What is the NDR? SACP GS Dr Blade Nzimande in the latest Umsebenzi Online problematises the National Democratic Revolution in its concrete historically-determined current South African circumstance. See the link below. Antonio Gramsci’s “Some aspects of the Southern Question” (our Communist University reading for this Friday’s discussion) is very relevant to this SACP-initiated national debate on the nature of the NDR. It covers the revolutionary relationship between the workers and the poor in Italy at a time when that country had many of the features of South Africa today. Among the other things he complained about in his “political overview” at the recent ANC NEC was the new political slogan President Thabo Mbeki put in Comrade Nzimande’s mouth, namely: “Imperialism is not invincible”. It is hard to see what the President of a sovereign independent nation should see wrong with this slogan. The terminal, coercive, military phase of Imperialism is a manifestation of capitalism’s critical weakness, not of strength. With solidarity and determination, the US jackboot can be kept off African soil, regardless of what the person George Bush once called his “point man in Africa” may be afraid of. Will our President use his new position on the UN Security Council to protest at this blatant statement of US neo-colonial intentions? Such tests always come sooner than you think. If the South African government fails to deal with this US provocation, it will have to enter the Security Council with its metaphorical tail between its legs, which is no doubt just what the US intends. What right has the USA to establish “a U.S. military command on African soil”? What is arrogance, if not this? See the link below for the vile and presumptuous US insult to Africa. It should be rejected immediately and with contempt, especially by those among us who like to declare: “I am an African”, as well as by those of us who are internationalists and unashamed anti-Imperialists. The Zimbabwe degenerate regime, following an all-too-common pattern prophesied by Frantz Fanon more than 40 years ago, is moving to eviscerate mass democratic politics altogether. In this case it is seeking to impose a gang of stooges on the ZCTU (Zimbabwe Congress of Trade Unions) in place of their elected leaders. “We stand by our leaders!” is an old South African slogan which can be recommended unreservedly to the Zimbabwean working class. See the link below. In Harare there is now something like a Soviet, called CHRA (Combined Harare Residents’ Association), facing up to another imposed stooge “Commission”. There is dual power developing in that city, and dual power is a sign of a revolutionary situation. See the link. The KSM is the Communist Youth Union of the Czech Republic. In a move similar to what the Zim regime wants to do to the ZCTU, and in violation of all principles of democratic freedom of association, the government of that country has “disbanded” the KSM. YCL (Young Communist League) formations in South Africa and in London have not been slow to alert the world about this disgusting reversion to the worst habits of European history. See the link below. The National Secretary of the YCLSA, Comrade Buti Manamela, will be meeting with representatives from the AfriForum and the Freedom Front Plus Youth today from 09h00 in the SACP boardroom, 3rd floor, COSATU House, Braamfontein. The meeting will discuss various issues affecting the youth in general and the Afrikaner youth in particular. It will be folllowed by a Press Conference at 12h00 in the same venue. For more information please contact Castro Ngobese, YCL Spokesperson (cell 082 567 3557). The next “Wolpe” at Constitution Hill, on November 2nd, will feature Geoff Budlender, Advocate of the High Court of South Africa, and Zac Yacoob, Justice of the Constitutional Court of South Africa. These are other words two distinguished lawyers of the struggle period who are now in high positions. They will speak on “Socio-economic Rights, the Judiciary, and the Developmental State”. Time is 17h15 for the drinks and the snacks, and 17h45 for the seminar in the Conference Room. Click on these links: Umsebenzi Online, Vol 5, No. 66, 18 Oct 2006, What is the NDR (3605 words) US military sharpens focus on Africa, Mark Trevelyan, Reuters (673 words) Zanu PF turns to Parliament over ZCTU, ZCTU Media Release (405 words) CHRA mobilizing Harare residents to defend their rights (597 words) SA, London YCL statements on suppression of Czech KSM (438 words)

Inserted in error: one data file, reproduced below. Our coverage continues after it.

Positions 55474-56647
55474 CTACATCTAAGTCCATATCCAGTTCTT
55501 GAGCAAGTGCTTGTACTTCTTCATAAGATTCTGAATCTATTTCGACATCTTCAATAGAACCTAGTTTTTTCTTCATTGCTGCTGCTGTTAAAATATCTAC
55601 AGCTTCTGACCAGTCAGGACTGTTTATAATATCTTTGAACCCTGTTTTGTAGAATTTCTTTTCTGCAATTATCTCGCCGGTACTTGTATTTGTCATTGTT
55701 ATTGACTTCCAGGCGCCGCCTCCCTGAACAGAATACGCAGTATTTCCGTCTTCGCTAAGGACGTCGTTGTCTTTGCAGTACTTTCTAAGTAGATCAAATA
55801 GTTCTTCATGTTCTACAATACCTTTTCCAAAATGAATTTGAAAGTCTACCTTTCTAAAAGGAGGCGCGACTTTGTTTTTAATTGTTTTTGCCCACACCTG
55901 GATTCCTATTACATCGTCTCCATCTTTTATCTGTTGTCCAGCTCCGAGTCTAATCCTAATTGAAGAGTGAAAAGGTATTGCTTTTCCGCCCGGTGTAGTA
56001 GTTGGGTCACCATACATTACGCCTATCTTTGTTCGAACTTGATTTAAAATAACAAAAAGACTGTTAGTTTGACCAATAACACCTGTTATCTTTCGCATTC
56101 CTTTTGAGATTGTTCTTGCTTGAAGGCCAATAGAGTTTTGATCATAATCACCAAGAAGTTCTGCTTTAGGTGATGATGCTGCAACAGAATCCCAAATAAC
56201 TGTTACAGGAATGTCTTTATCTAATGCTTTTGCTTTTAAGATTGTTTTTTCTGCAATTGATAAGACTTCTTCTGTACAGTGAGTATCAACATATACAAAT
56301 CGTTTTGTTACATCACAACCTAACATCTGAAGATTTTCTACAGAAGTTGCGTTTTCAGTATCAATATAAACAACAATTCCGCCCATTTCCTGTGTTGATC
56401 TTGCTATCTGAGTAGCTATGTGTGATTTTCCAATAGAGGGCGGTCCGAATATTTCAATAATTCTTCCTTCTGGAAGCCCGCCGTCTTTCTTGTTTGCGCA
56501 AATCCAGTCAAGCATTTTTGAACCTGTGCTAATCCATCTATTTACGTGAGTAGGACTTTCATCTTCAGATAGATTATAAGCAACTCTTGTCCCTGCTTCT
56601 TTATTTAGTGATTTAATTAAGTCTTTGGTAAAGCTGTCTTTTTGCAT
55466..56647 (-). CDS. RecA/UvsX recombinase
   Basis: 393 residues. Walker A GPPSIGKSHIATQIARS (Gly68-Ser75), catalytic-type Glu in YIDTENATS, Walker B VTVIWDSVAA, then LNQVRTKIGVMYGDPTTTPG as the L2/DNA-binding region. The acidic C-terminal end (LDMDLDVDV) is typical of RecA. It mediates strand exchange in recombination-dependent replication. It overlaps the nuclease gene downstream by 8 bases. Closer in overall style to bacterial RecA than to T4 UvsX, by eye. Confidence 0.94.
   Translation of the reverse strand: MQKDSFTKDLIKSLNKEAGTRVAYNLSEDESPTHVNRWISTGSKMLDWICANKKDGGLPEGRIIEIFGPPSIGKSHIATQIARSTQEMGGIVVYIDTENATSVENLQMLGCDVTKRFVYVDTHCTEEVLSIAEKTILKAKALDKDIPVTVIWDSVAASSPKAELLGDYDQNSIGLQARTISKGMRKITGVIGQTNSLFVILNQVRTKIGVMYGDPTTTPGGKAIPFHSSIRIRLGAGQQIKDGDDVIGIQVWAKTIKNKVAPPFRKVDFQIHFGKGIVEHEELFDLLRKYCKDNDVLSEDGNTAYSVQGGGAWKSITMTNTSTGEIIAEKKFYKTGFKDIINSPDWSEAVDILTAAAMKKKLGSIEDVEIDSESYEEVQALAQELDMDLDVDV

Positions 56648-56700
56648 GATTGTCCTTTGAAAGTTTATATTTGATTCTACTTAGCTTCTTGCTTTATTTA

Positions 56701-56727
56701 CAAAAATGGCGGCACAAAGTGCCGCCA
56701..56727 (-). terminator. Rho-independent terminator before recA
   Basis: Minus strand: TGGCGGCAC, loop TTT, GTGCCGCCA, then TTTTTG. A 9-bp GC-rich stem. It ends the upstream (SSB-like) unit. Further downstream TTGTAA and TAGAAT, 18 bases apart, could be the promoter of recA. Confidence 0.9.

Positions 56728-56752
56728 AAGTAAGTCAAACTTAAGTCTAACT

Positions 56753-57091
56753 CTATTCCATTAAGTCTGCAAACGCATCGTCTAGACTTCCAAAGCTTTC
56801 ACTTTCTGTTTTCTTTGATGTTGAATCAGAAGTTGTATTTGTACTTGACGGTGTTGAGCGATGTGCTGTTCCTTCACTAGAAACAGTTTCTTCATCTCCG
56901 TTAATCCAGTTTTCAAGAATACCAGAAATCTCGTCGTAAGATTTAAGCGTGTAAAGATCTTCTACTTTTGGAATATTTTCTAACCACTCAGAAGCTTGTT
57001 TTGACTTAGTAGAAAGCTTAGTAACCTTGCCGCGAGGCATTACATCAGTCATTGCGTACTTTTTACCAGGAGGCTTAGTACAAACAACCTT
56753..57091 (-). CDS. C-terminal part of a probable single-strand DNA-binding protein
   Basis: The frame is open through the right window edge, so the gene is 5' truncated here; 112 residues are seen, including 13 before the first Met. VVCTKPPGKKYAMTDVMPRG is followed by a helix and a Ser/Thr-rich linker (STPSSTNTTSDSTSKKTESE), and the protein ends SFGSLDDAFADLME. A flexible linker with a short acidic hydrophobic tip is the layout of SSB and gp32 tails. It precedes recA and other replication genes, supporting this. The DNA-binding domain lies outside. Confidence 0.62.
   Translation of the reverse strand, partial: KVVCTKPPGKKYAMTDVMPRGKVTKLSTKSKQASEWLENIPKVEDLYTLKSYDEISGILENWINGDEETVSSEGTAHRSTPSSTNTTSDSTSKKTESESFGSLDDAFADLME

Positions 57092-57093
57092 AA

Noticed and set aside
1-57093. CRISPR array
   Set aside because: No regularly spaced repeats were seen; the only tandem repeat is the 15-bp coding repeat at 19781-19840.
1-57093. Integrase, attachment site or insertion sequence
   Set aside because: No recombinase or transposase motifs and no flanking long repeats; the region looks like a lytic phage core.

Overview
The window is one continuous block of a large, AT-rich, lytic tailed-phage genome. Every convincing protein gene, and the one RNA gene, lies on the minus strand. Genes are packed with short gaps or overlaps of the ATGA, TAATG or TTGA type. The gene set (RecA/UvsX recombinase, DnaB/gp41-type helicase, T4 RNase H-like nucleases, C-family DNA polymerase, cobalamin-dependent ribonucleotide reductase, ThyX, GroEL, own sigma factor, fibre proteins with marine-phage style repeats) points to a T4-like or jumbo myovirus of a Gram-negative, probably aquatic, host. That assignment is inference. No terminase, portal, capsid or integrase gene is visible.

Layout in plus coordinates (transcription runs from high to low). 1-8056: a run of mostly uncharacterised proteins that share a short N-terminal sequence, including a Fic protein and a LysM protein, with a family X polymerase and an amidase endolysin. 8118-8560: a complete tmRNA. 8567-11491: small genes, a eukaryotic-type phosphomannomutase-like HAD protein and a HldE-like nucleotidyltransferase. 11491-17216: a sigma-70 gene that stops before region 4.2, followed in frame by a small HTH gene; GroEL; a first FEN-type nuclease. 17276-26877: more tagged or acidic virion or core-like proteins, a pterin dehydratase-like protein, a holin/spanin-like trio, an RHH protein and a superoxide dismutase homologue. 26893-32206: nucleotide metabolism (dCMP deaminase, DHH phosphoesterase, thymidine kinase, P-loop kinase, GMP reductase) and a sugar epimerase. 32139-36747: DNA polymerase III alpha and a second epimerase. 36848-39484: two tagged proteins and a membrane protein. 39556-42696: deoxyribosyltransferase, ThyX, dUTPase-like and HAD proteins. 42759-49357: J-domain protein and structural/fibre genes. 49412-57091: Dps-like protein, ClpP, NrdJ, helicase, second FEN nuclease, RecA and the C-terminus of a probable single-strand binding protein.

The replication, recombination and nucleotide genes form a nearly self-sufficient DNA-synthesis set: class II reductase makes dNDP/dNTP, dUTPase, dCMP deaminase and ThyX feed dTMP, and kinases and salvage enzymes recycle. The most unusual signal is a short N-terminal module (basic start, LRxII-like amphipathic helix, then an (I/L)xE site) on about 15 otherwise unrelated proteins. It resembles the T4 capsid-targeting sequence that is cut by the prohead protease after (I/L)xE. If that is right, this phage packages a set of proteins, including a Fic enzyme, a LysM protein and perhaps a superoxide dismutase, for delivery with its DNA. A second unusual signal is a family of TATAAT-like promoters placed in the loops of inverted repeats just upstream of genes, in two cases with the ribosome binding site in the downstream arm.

17 October 2006